Many major retailers have ceased selling CD’s as a physical format for albums. Tesco recently became one of the larger retailers to announce they would be clearing the shelves of all CDs, sparking a major wave of support online from music lovers who appreciate the versatility that compact discs offer.
In 2007, the CD market was at its peak, with more than 2 billion physical copies of albums being sold globally. The digital music streaming platform, Spotify, was then launched in 2008, revolutionizing the way we consume music. CD sales began to immediately decline with the launch of the platform.
Last year, however, CD sales saw an unexpected rise in sales thanks to Adele’s ‘30’, ABBA’s ‘Voyage’, and Ed Sheerans ‘=’.
Rob Sheffield also published a love letter to CDs in Rolling Stone last month: “Compact discs were never about romance – they were about function. They just worked. They were less glamorous than vinyl, less cool, less tactile, less sexy, less magical. They didn’t have the aura that we fans crave.
“You didn’t necessarily get sentimental over your CDs, the way you fetishized your scratchy old vinyl, hearing your life story etched into the nicks and crackles …. But CDs work. They just do. You pop in the disc, press play, music booms out. They delivered the grooves so efficiently, they became the most popular format ever.”
“Things like CD box sets, bootlegs, mixes from friends old and new, young bands whose albums I buy from the merch table at live shows and lamented the ephemeral nature of streaming culture.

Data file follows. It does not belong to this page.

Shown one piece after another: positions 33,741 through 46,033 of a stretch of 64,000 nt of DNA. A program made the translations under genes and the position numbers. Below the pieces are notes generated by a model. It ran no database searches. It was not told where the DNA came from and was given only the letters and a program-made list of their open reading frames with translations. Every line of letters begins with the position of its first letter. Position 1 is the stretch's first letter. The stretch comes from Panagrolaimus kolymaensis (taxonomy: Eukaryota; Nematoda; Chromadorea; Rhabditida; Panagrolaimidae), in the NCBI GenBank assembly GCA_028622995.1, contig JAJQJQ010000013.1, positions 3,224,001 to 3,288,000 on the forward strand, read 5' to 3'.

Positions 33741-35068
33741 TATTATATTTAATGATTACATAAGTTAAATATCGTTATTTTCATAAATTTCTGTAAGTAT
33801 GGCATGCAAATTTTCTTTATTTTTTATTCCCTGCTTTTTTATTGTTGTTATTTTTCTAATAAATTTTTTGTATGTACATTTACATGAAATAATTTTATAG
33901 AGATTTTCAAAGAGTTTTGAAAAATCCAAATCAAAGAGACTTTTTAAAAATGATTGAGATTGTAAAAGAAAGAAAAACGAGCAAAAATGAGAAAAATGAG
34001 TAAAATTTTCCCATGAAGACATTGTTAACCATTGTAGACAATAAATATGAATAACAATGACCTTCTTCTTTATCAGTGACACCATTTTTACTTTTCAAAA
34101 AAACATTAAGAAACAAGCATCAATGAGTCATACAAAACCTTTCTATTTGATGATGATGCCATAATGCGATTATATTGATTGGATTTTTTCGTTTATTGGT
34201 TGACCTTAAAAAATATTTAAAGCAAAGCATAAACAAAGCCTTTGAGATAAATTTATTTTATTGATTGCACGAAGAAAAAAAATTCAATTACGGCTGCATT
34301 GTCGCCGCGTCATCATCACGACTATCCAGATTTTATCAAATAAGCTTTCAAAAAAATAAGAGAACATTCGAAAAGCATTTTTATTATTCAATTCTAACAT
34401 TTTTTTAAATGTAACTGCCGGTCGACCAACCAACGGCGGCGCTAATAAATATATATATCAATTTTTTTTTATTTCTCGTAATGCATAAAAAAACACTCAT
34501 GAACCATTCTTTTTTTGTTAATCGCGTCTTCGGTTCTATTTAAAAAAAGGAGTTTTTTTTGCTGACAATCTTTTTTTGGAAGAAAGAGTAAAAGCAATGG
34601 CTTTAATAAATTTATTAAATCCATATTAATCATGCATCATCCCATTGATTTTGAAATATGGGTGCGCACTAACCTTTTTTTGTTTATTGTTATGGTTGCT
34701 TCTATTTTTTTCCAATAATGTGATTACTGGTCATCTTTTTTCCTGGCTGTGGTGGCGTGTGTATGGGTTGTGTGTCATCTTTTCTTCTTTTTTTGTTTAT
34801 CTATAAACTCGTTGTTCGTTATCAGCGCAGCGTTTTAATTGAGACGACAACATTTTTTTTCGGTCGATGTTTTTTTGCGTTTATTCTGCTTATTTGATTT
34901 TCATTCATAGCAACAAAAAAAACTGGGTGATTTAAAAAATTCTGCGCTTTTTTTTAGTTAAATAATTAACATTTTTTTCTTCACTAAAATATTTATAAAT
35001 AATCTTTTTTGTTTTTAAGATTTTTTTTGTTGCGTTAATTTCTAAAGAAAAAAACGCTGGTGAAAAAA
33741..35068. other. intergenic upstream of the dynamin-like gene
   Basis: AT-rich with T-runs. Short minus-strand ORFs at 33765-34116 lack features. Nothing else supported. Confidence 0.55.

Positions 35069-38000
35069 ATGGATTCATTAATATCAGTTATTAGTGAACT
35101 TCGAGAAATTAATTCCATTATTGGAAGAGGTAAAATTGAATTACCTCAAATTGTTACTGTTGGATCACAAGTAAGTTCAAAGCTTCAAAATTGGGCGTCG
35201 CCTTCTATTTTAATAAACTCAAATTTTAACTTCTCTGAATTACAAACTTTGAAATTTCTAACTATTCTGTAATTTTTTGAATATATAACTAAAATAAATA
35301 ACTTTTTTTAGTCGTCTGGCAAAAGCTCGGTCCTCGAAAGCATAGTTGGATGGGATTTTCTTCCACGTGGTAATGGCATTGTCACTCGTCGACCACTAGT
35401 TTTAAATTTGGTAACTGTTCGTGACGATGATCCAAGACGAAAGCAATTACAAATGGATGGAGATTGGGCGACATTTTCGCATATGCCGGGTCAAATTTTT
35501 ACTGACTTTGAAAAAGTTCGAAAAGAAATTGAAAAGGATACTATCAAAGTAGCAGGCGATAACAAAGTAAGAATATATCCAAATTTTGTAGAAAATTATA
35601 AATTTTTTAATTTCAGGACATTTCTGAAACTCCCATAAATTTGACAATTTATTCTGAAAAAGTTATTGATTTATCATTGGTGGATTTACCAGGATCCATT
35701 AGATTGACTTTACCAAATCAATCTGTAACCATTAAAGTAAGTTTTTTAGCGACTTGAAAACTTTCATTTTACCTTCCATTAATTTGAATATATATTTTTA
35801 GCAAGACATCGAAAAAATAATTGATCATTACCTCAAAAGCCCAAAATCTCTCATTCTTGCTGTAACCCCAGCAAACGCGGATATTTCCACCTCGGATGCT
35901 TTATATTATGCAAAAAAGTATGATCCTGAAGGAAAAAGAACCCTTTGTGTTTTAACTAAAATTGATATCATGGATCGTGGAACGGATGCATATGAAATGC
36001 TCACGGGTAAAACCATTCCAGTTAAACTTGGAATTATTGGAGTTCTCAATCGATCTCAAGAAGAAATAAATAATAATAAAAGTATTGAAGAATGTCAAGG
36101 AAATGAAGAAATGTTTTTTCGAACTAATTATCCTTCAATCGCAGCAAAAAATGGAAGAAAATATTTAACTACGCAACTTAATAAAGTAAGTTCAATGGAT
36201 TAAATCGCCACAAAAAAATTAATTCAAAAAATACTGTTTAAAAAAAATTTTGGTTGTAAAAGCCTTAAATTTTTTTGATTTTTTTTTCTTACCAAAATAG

A recent article in Wired magazine also praised the “CD format, and its ridiculous affordability. Streaming was for the masses, vinyl was for hipsters, said the author, but his experiment in CD listening had brought unexpected joys.”
Some music fans just prefer the tangible aspect of having their favorite artists work in a compact physical form. Adele’s album was able to help aid CD sales after she gave an interview where she discussed how albums “tell a story, and those stories should be listened to as we intended,” meaning in order of the tracklist.
“We may be seeing the end of CDs as a mass-market product, but we could also be seeing the beginning of the repositioning of the CD as a more fetishistic item,” Bassett said.
“It’s unlikely to match the vinyl revival of recent years. There is not the same romance, the magic of dropping a needle on to vinyl. The plastic cases cracked easily. I remember listening to Nirvana’s Nevermind on the school bus and every time that the bus went over a bump, your CD would skip,” he added.
Sean Jackson of Reckless Records in Soho said “some customers insisted that the quality of analogue sound was superior to digital. But unless you’re really concentrating, you probably wouldn’t notice the difference. There’s a market for everything – vinyl, CDs, cassette tapes. Formats go in and out of fashion, but music doesn’t.”
Eric Mastrota is a Contributing Editor at The National Digest based in New York. A graduate of SUNY New Paltz, he reports on world news, culture, and lifestyle. You can reach him at firstname.lastname@example.org.